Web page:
Fiber deployments: June and July 2014

While analyzing the fiberoptics industry with KMI more than a decade ago, I became accustomed to following announcements of fiber network expansions.  I can’t seem to break that habit.  Here’s a small sampling of announcements from around the world over the last couple of months:

In Paraguay, TeleGeography reports about wireless carrier Tigo’s planned US$120 million expansion of its fiberoptic backhaul network.  The article notes that Tigo’s network currently spans 5,693 km.

TeleGeography also reports about Algerie Telecom’s plans to add an additional 20,000 km to its existing 57,000 km fiber network by the end of 2015.

Lightwave reports that Allied Fiber has opened up the first segment of the southeast portion of its planned national dark fiber network; the newly available segment is a 360 mile span from Miami to Jacksonville.  I’ll let you read Lightwave’s article for more info, including the fiber count and type of fiber installed.

In undersea cable news, I spotted a couple of recent announcements, as well.

As noted in this Light Reading article, Hibernia has recently begun construction on a 4,600 km Hibernia Express undersea cable connecting North America with the UK.

Meanwhile, per this report, the Philippine Long Distance Telephone Company is the lead investor in the 20,000 km Asia-America Gateway (AAG) undersea cable, connecting Southeast Asia and the Philippines with Hawaii and the U.S. west coast.

Learning the Basics: Fiberoptics Webcast and Small Cell Definitions

How many of us have the time to keep current (or refresh our knowledge) on telecom topics that don’t affect our daily work?  I’ve recently had a couple of opportunities to improve my knowledge – one a webcast about a telecom technology, the other a blog post that helps define a newly hot market segment – that I’d like to share with you.

First, I can’t believe that it has been more than a decade since I last worked directly in the fiberoptics industry.  (My years working in the fiberoptics for KMI are also the reason I’ll always write “fiberoptics” as one word rather than two.)  Last week, I refreshed my knowledge of fiber basics by watching a “Fundamentals of Fiber Optics” webcast.  Available on-demand here on the Lightwave website, the presentation by The Light Brigade’s founder Larry Johnson serves as a solid one-hour primer covering the basics of how fiberoptics works.  Very worth viewing as a sort of refresher if you haven’t worked with the basics of fiberoptics for a while (as was my case) or if you’ve not been directly working with the theory of how fiberoptics work for a while.  Also a great introduction – something that might be worth sharing with newbies in your company.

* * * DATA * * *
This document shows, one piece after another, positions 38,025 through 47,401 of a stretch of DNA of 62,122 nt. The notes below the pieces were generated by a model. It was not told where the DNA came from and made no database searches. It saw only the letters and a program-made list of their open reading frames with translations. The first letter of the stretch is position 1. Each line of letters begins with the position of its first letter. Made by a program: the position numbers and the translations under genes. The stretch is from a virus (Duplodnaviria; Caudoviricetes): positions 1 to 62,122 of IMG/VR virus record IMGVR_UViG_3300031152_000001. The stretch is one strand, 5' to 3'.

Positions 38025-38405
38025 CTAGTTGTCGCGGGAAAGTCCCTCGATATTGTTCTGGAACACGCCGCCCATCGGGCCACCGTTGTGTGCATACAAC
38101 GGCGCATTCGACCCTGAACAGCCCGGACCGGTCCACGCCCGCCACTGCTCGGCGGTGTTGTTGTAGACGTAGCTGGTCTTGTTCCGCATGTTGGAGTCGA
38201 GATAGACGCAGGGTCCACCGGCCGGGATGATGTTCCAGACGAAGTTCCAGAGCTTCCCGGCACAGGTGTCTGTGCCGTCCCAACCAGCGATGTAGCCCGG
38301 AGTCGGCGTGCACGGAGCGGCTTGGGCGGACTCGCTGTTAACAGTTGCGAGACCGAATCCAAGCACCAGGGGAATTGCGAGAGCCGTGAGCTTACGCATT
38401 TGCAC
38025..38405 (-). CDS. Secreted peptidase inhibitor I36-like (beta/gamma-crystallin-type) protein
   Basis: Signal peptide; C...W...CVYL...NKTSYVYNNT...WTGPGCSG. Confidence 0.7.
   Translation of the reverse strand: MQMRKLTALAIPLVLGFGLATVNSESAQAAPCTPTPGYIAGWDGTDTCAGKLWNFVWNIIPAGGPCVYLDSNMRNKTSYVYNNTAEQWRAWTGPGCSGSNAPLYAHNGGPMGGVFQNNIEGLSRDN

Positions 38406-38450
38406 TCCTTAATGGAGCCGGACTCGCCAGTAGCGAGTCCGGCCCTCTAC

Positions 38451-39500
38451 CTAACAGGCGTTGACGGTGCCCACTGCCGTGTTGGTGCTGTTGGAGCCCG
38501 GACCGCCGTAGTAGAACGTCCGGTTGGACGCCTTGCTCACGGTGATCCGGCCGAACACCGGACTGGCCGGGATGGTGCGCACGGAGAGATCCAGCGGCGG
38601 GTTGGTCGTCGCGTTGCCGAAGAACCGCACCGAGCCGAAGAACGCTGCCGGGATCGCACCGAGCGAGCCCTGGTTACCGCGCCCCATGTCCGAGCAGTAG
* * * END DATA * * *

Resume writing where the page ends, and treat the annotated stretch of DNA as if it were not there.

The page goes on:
The other interesting discovery this past week – this one definitional in nature – comes courtesy of CommScope’s blog.  Recently, I had been seeing a flurry of news articles about small cells.  This doesn’t affect my daily work, so I was comfortable with my general understanding of what small cells seemed to be, but in the back of my head I had thought I should someday devote a little time to Googling small cells just to make sure I wasn’t misunderstanding what I was reading.  Then, earlier this week, CommScope’s June 2nd blog post of “What Exactly Is a Small Cell?” found its way to my inbox.  Adapted from Pankaj Gandhi’s May 22nd post on ETTelecom’s TeleTalk blog (Small Cells: The solution to telcos’ network capacity challenges), this post serves as a nice starting point in accelerating my understanding.  Indeed, in it, Gandhi says “Small cells or small cellular base stations encompass a number of different technologies but one could describe them as anything that’s not a typical macro site.”  I’d suggest reading the entire blog post for more detail.

It’s always nice to find some shortcuts that help maintain or upgrade our understanding of the industry in which we work (and adjoining industries). I hope those two resources above are of assistance to you.  Please do feel free to share other educational resources, either by e-mail to me directly or in the comment section below.